Dressed in a camouflage jacket and jeans, Chris Walsh slides into the cockpit of his 1954 Beechcraft Bonanza.

He's surrounded by boats, snowmobiles, trailers and tools inside his personal hangar in Hayden, Idaho.

Toys to be sure, but also the tools of his trade. 

Walsh is a real estate agent who specializes in helping people relocate to the American Redoubt, an unofficial geographic zone in the Pacific Northwest where many conservative, Christian Americans who believe in self-reliance, living off the grid and being prepared for disaster have put down roots.

The term American Redoubt was coined in 2011 and the movement's map includes Montana, Idaho, Wyoming and parts of eastern Washington and Oregon.

"I would say that the primary thing that they are worried about is a financial collapse inside the country itself," Walsh said of his clients.

He says the goal is to create a safe haven, where like-minded Americans can live off the land, be more self-sufficient and wait out the calamities to come.

"They are big fans of the Second Amendment, they have guns but they may not carry them on their person every day, but the big idea is that they want to be somewhere that is more civil." 

Many of the properties Walsh shows are difficult to reach, hence the different vehicles in his hangar. Many are located at the end of winding rural roads and often blocked by locked steel gates adorned with "No trespassing" and "Private property" signs. Privacy and seclusion are big selling points in this market.

American Redoubt Property tour5:51

About an hour north of Hayden, Walsh shows off a rural property on about 12 acres of land that includes a small cabin, a well and a solar array. Walsh says this is precisely the kind of property that most of his clients are looking for.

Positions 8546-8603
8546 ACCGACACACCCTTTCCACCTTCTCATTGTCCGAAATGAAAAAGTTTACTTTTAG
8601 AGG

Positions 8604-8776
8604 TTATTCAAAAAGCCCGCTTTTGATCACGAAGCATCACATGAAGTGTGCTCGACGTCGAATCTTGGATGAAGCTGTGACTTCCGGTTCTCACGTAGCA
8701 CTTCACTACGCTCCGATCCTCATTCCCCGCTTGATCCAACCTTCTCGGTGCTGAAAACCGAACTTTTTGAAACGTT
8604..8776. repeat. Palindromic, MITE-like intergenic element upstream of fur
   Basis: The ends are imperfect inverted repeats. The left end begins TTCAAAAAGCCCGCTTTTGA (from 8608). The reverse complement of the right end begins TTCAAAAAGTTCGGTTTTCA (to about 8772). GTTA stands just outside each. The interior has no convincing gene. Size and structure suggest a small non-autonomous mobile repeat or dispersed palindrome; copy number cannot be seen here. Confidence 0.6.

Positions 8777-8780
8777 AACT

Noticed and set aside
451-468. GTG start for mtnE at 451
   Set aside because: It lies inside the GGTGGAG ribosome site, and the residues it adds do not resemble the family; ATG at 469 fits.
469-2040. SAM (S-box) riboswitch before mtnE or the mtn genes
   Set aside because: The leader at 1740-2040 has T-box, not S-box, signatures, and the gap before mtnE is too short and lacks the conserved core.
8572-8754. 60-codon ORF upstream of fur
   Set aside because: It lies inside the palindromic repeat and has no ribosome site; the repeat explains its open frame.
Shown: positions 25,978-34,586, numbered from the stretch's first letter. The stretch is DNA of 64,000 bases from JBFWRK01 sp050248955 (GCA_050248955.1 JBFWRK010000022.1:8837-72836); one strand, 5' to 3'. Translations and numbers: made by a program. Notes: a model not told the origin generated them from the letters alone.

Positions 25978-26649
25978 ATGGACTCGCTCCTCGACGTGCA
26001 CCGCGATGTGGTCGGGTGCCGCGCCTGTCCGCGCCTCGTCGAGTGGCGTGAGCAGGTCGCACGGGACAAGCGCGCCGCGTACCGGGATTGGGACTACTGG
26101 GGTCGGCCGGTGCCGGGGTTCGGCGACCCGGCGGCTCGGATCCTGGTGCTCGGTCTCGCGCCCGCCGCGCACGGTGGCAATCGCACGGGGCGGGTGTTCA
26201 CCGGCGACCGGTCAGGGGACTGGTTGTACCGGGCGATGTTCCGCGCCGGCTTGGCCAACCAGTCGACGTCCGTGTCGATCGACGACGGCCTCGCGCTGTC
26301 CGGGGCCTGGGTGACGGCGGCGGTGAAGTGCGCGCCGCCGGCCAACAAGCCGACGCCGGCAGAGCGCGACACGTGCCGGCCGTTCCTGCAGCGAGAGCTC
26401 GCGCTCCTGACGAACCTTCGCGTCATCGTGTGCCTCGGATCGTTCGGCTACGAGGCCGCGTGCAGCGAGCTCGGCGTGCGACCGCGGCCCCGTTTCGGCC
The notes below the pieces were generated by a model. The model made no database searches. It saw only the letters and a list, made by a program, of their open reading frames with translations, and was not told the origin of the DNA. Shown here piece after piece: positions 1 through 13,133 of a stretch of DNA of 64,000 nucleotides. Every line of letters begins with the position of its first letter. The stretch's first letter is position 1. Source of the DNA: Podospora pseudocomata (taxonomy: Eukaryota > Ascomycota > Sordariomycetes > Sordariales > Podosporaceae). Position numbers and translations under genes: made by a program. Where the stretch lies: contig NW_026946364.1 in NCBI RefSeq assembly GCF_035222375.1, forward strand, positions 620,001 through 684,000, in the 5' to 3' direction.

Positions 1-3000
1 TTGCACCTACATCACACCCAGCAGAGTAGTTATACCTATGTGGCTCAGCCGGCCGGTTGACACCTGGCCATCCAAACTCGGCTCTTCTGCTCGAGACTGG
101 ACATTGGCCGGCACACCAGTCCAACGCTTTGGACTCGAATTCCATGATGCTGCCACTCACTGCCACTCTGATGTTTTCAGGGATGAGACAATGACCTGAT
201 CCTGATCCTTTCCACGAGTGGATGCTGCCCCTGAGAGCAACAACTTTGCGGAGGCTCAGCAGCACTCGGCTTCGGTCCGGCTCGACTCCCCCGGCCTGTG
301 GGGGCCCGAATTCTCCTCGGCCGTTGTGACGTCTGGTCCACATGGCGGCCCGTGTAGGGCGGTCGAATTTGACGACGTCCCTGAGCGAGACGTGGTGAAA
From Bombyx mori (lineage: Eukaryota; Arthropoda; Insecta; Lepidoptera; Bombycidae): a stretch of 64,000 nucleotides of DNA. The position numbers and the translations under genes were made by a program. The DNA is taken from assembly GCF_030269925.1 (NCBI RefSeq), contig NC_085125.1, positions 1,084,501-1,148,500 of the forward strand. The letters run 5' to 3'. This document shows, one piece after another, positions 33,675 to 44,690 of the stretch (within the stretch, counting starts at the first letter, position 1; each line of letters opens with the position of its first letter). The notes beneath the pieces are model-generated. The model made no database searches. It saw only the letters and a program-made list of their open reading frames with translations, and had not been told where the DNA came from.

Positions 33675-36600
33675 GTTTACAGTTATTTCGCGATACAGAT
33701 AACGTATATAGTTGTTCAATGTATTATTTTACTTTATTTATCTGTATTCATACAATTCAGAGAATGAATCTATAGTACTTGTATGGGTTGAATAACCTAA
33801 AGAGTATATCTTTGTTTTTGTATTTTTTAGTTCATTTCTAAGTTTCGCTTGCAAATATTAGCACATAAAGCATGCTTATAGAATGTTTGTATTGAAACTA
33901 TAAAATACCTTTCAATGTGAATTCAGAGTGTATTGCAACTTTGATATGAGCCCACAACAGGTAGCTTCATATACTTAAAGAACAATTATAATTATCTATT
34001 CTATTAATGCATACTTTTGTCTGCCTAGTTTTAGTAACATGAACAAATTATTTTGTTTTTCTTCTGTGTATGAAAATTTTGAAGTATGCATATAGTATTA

He says the "back to sustainability" movement isn't limited to the American Redoubt. He believes many Americans concerned about the future are making plans for when disaster strikes. 

"I think that the movement itself is really, really giant, and when I say that, I am not talking about people that are just moving to the Redoubt, that are moving to these states, but I think it is giant in terms of nationwide."

It's nearly impossible to know just how many people who move to the region are part of the Redoubt movement, but Walsh says he sells about 140 properties per year.

And he says there's a growing demand across the U.S. for homes that would function even when the rest of society has broken down. It's a demand he says can be traced back to a lack of trust in the country's economic and political institutions.

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A sign outside a remote property for sale in northern Idaho. (Erin Collins/CBC)

He says that lack of trust has taken centre stage in this year's presidential campaign and is driving the popularity of Republican nominee Donald Trump.

"It isn't Donald Trump they are attracted to, they are attracted to the message, they are attracted to the change in policies, they want differences, they want things different than they are now."